Just some things that to consider. Good luck and welcome to the flintlock obsession!

Any deer rifle we get is probably going to be used on our 200 acre farm in SW Bracken County, KY. It's a mix of oak/hickory savannah, pasture, and cedar thicket. Farthest shot? The farthest I've taken with ML is 65 yards. In the woods, it's a stretch to see 100 yards. We don't do much stalking. Most of the hunting we do is from static blinds and stands.

It's all eastern whitetail and they tend towards the larger end of the spectrum. The largest buck we've taken was 275 lbs live weight. The largest doe was 174 lbs. I've seen deer on the pole that went 300 lbs.
 

Bushfire

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Personally, I am a big caliber guy. My deer / elk rifle is a custom full stock mountain rifle in 58 caliber. Does the job every time. Again, just my opinion but I would not use a 32. As I hunt whitetails in New York a 32 is not legal for deer to my knowledge but I would not use a 32 if it were legal. Just my humble opinion. Hope you recover completely. Dave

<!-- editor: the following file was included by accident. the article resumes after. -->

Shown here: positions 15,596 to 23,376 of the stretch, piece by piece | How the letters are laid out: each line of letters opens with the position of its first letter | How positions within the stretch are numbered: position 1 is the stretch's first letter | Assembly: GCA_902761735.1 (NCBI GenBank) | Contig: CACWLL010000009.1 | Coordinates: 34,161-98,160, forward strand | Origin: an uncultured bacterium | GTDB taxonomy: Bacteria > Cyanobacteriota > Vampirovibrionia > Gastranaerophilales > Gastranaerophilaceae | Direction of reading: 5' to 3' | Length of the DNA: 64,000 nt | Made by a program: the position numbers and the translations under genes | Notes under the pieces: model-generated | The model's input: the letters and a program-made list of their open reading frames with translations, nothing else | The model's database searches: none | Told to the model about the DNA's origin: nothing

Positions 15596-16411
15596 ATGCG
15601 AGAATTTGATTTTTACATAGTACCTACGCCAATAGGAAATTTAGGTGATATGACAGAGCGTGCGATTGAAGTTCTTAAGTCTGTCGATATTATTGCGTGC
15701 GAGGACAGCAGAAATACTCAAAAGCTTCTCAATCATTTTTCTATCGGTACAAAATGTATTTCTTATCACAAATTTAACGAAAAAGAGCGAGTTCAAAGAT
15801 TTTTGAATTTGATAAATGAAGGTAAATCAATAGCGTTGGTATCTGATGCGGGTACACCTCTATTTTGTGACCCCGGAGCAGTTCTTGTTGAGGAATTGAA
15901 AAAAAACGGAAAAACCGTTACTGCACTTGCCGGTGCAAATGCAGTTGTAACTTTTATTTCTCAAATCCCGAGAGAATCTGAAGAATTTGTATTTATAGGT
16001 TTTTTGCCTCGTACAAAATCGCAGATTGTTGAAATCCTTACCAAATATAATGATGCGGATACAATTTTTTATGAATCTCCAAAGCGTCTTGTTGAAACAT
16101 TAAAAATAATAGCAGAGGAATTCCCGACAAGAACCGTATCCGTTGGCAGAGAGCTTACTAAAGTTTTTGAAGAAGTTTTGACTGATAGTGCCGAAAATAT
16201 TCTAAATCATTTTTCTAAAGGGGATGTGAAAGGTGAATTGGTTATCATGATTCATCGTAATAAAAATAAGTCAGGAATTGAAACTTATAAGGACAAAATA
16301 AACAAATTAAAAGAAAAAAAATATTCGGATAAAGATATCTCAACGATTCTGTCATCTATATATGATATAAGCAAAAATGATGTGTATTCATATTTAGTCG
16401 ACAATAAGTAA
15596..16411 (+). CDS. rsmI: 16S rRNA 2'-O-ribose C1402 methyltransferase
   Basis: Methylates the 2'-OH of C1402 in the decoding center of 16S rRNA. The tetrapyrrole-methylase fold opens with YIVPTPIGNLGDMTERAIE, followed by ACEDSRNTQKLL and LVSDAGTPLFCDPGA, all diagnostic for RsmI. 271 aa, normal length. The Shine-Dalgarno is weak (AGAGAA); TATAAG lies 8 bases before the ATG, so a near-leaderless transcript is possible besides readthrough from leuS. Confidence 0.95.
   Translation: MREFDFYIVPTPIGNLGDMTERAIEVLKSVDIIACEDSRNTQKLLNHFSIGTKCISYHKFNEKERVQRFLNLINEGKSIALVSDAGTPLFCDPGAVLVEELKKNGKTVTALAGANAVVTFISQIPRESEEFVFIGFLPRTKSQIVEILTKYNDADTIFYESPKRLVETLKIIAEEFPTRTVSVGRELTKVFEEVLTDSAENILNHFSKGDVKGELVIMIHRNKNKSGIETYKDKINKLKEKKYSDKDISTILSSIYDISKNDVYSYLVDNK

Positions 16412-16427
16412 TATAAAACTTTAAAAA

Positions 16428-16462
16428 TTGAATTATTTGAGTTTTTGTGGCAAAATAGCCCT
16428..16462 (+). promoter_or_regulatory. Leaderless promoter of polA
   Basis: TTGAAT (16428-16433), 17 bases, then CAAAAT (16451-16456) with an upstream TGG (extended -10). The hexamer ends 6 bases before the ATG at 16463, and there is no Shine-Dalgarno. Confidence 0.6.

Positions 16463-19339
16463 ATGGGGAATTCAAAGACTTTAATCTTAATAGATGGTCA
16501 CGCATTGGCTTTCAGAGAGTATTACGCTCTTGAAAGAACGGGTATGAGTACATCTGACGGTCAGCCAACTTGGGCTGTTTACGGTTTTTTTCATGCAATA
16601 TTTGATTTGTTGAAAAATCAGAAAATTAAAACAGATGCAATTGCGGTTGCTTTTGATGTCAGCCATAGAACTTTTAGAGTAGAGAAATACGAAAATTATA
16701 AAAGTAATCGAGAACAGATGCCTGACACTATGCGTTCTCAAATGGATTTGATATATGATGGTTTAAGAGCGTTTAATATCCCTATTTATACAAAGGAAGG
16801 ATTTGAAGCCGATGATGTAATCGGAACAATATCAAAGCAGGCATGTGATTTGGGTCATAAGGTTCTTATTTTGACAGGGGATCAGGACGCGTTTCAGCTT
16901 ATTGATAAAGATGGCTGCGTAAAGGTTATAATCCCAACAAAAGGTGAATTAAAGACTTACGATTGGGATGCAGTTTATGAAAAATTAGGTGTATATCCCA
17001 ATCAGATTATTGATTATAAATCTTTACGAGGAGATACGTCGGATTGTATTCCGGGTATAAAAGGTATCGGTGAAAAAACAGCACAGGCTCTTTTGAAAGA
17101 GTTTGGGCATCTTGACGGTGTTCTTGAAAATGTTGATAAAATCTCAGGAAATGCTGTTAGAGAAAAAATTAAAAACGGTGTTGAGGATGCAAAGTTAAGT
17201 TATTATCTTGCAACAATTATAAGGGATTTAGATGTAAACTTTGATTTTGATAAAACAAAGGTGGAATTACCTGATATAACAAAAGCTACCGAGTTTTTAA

Don't suppose we could see a photo of said gun?
 
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Go too in U.K. was .451/451. The powers that Now Be say we can't use B.P. on Deer.Not enough MV or Kinetic. No one seems to have told them of the number of them that were taken in Victorian times -- Includind H.M & Pr.Albert, but I suppose they were consided different.. My answer is the Unmentionable 6.5 Swede.
 

Sidney Smith

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Here in Pa, a muzzleloader has to be .44 caliber or larger to hunt big game. A .32 is allowed only during small game season for squirrels and rabbits.

If legal in your state, and you plan to use a .32 caliber gun, then go with the suggestion by a previous poster who mentioned a conical. You will get a much heavier projectile with a much more potential punch.